• Abós, Álvaro. Al pie de la letra: guía literaria de Buenos Aires. Buenos Aires: Grijalbo, 2005.

    A literary guide to haunts, places, and residences of writers in Buenos Aires.

  • Espinoza, Enrique. El castellano y el babel (replica a Babel y el castellano de Arturo Capdevila). Buenos Aires: Ediciones del Regreso, 1974.

    In 1928 Arturo Capdevila brought together in book form journalistic essays deploring the evolution of Spanish away from academic norms; he called the result “babel.” Espinoza replies to defend the evolution of a dynamic and distinctive national literary dialect in Argentina that has now prevailed, despite abiding defenders of Capdevila academicism. This is a debate of particular interest to Jorge Luis Borges, who can mostly be identified with Espinoza despite his animosity to cultural nationalism.

  • Fernández Moreno, César. La realidad y los papeles: panorama y muestra de la poesía argentina contemporánea. Madrid: Aguilar, 1967.

    Although woefully out of date, this is the only comprehensive and detailed history of modern Argentine poetry.

  • Foster, David William, ed. Argentine Literature: A Research Guide. 2d ed. New York: Garland, 1982.

    A classified listing of published research on thirty categories of topics in Argentine literature is followed by registries of scholarship on seventy-three key authors. Although now woefully out of date, it is a standard reference work.

  • Jitrik, Noé, ed. Historia critica de la literatura argentina. Buenos Aires: Emecé Editores, 1999–.

    Consisting of monographic volumes prepared by diverse scholars, this history is the most ambitious project to date for a critical assessment of Argentine literature. Each volume is an authoritative interpretation of the specified monographic topic, with good name indexes. Unfortunately, the coverage of secondary criticism mostly excludes non-Argentine sources, thereby silencing extensive Anglo-American research on Argentine literature.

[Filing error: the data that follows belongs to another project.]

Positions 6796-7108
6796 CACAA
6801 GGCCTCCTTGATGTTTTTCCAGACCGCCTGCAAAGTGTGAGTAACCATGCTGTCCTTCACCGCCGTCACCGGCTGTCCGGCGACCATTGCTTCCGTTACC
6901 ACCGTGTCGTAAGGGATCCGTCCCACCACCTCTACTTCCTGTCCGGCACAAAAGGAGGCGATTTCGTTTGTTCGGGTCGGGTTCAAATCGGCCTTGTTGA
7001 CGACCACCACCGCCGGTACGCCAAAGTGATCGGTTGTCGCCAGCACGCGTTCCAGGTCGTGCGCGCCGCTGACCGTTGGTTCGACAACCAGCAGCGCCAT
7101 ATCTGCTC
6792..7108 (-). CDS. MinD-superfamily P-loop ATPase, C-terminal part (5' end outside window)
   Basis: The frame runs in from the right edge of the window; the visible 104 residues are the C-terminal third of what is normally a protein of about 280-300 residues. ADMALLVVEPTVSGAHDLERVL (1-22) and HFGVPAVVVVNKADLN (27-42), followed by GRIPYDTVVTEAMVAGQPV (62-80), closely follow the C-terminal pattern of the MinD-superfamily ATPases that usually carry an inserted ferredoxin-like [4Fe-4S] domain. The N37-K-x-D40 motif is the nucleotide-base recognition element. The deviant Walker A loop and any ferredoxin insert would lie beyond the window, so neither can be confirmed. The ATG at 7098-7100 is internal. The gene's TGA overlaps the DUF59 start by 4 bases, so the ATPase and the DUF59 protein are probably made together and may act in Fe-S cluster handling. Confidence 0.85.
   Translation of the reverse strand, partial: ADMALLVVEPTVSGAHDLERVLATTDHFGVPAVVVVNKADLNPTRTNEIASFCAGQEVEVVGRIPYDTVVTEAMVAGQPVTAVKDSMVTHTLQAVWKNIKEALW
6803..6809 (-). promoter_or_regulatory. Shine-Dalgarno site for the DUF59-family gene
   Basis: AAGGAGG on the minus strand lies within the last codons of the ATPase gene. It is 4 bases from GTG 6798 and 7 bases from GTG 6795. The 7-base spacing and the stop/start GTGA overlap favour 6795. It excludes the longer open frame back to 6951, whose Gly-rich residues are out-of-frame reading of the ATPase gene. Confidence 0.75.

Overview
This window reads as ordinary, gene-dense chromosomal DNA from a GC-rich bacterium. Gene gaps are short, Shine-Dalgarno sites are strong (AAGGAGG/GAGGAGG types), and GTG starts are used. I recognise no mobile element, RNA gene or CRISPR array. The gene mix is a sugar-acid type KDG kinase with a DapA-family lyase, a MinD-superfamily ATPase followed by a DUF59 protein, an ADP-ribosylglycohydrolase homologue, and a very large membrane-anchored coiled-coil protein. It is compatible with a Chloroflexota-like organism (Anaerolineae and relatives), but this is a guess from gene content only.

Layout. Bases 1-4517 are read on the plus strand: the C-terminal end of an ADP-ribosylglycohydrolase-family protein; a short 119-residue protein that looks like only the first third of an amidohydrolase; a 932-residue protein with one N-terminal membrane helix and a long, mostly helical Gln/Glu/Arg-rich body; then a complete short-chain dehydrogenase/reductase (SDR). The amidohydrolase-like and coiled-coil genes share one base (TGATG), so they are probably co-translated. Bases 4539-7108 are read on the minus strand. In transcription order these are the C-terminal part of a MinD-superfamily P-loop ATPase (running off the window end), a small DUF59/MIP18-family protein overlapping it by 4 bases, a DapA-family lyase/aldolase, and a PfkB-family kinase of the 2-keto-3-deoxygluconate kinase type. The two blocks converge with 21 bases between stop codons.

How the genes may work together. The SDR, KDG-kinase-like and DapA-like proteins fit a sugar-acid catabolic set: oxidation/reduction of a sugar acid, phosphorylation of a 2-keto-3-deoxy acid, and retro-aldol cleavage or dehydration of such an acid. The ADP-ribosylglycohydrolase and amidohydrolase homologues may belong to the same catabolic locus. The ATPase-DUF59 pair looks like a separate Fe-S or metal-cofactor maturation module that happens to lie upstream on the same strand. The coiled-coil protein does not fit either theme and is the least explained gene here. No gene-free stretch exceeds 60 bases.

• Ludmer, Josefina. The Corpus Delicti: A Manual of Argentine Fictions. Translated by Glen S. Close. Pittsburgh, PA: University of Pittsburgh Press, 2004.

    The discursive construction of crime and its ideological interpretations in Argentine fiction is analyzed.

  • Orgambide, Pedro, and Roberto Yahni, eds. Enciclopedia de la literatura argentina. Buenos Aires: Editorial Sudamericana, 1970.

    Although now in need of updating, this registry of authors, works, and movements is considered a standard reference work and the only compilation of its kind.

  • Prieto, Adolfo. La literatura autobiográfica argentina. Buenos Aires: Editorial Jorge Álvarez, 1966.

    Provides a useful survey of autobiographies and narratives based on autobiographical references.

  • Prieto, Adolfo. Literatura y subdesarrollo. Buenos Aires: Editorial Biblioteca, 1968.

    Joining Noé Jitrik and David Viñas, along with other writers associated with the review Contorno (see Katra 1988, ), Prieto provides a sociopolitical critique of Argentine literature in terms of its underdevelopment vis-à-vis western European writing as a consequence of supine dependency on the models of the latter.

  • Rojas, Ricardo. Historia de la literatura argentina: ensayo filosófico sobre la evolución de la cultura en el Plata. Buenos Aires: Editorial Losada, 1917–1922.

    The first attempt at a comprehensive history of Argentine literature, grounded in cultural nationalism. There are multiple subsequent editions.